CHRIS BIEN/THE HOYA The area in Leavey Center between Capital One bank and Cosi is slated to serve as a temporary prayer space next fall for the Jewish community on campus.
The area in Leavey Center between Capital One bank and Cosi is slated to serve as a temporary prayer space next fall for the Jewish community on campus.

The Office of Campus Ministry will expand on-campus worship space in an attempt to meet the growing needs of the university’s religious communities.

Fr. Kevin O’Brien, S.J., the executive director of Campus Ministry, said Thursday that his office is preparing to build a centralized worship area in the Leavey Center. The space will include a Muslim prayer room, a Jewish sacred space, an interfaith prayer room, a welcoming area and a Kosher/Hillel kitchen.

According to O’Brien, the plans are designed to compensate for a lack of worship space, a perennial problem for the Jewish and Muslim communities on campus.

“One of the reasons why the need is more pressing is because the numbers of Jewish and Muslim students who practice their faith is increasing,” he said. “So, the spaces are becoming more crowded.”

Though the renovation of the Leavey Center is a long-term project, O’Brien said that some changes will be made quickly.

For next fall, the administration has agreed to incorporate a Jewish prayer space into the floor plan of the Leavey Center between Capital One bank and Cosi. The Jewish Student Association will then drop the lease on the group’s current location, a townhouse on 36th Street.

To reconcile the more immediate needs of Muslim students, Campus Ministry and the Office of Student Affairs are teaming up to refurbish Bulldog Alley. The Muslim community will continue to utilize the prayer room in Copley Hall.

The university examined the status of campus worship space as part of the Student Space Report, a general review of space on campus that was released in the spring of 2010. Ideas for the renovation were drafted over the past year and a half through discussions with on-campus organizations, students and religious leaders.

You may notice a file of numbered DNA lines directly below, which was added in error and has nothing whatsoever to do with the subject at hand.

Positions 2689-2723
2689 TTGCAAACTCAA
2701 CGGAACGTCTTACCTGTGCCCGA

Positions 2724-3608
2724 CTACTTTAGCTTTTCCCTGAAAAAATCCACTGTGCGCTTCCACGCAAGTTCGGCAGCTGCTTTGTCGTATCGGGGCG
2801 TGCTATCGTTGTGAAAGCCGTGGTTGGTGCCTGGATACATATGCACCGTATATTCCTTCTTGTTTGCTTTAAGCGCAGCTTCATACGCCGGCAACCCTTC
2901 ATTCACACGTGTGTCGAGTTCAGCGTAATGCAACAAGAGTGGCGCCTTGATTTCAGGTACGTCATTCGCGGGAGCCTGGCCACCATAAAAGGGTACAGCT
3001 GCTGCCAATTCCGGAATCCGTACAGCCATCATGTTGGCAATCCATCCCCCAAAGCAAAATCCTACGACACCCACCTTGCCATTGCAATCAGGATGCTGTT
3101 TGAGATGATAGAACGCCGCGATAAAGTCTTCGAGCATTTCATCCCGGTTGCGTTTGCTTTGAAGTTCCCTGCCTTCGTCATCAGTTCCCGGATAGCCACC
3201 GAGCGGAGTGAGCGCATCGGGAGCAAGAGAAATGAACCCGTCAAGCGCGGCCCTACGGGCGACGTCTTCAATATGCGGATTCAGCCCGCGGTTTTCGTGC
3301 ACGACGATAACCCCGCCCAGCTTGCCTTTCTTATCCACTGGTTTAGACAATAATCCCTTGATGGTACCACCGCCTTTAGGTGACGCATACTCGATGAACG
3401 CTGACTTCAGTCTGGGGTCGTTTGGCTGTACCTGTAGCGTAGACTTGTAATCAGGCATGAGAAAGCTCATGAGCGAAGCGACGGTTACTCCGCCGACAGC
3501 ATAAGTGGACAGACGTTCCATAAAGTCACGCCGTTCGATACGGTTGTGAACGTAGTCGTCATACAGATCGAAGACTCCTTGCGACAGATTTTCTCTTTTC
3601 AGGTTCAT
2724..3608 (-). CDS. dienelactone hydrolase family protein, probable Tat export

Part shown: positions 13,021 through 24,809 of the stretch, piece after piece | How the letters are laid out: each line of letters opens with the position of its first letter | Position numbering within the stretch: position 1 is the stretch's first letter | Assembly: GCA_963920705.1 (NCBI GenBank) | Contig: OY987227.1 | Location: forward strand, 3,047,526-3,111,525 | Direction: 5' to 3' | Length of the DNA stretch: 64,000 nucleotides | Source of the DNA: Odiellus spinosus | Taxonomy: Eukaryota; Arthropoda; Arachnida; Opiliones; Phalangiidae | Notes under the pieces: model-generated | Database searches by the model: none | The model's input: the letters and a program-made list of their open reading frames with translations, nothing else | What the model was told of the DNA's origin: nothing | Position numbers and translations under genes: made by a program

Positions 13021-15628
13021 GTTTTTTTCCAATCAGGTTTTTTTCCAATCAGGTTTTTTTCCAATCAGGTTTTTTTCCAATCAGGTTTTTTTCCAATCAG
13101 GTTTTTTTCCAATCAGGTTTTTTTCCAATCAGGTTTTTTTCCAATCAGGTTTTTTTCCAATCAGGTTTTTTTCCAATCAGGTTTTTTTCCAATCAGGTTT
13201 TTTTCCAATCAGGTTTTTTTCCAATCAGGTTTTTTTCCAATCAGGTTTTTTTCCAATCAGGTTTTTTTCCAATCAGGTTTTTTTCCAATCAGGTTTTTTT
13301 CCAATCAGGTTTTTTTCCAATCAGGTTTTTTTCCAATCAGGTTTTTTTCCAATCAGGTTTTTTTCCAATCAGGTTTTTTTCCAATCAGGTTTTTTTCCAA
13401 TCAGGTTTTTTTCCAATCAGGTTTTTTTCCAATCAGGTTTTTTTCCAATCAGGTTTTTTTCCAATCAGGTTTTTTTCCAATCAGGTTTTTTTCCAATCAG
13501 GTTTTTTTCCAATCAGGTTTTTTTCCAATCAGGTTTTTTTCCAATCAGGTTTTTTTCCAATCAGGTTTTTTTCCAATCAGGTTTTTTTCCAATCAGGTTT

“With the addition of the science building, the Leavey Center will become even more of a hub of student activity,” O’Brien said. “To have sacred spaces in that center emphasizes how important our religious mission is at this university.”

In a statement released on Thursday afternoon, the Jewish Student Association Board expressed its excitement about the congregation’s relocation.

“We are looking forward to working closely with Campus Ministry and other university offices to build a strong Jewish community at Georgetown,” the organization said.

For a number of years, the Jewish Chaplaincy has rented a townhouse on 36th Street to provide Jewish students a place for prayer. Until the current academic year, the group had rented this residence without financial support from the university.

Georgetown’s Muslim Ministry currently finds its home in a sub-basement room of Copley Hall, where five congregational prayers are offered every day. Friday prayer is available to Muslim students in Leavey Center’s Bulldog Alley, which usually serves as a recreational area for students.

Jeff Morshed (SFS ’11), a Muslim student, said that he thinks the future move to the Leavey Center is a step in the right direction for the university and for its Muslim community.

“At the minimum, it indicates from the university that they are interested in pluralism. It really shows the multi-religious feeling that Georgetown wants to provide,” Morshed said. “It definitely will add exposure to the Muslim community at Georgetown.”

According to O’Brien, Campus Ministry hopes that these new accommodations and amenities will inspire more widespread religious involvement on the Hilltop.

“Our job is, for those who identify with a religion, to encourage and to attract them to practice their faith more,” he said. “And having suitable, attractive prayer space is what we need.”

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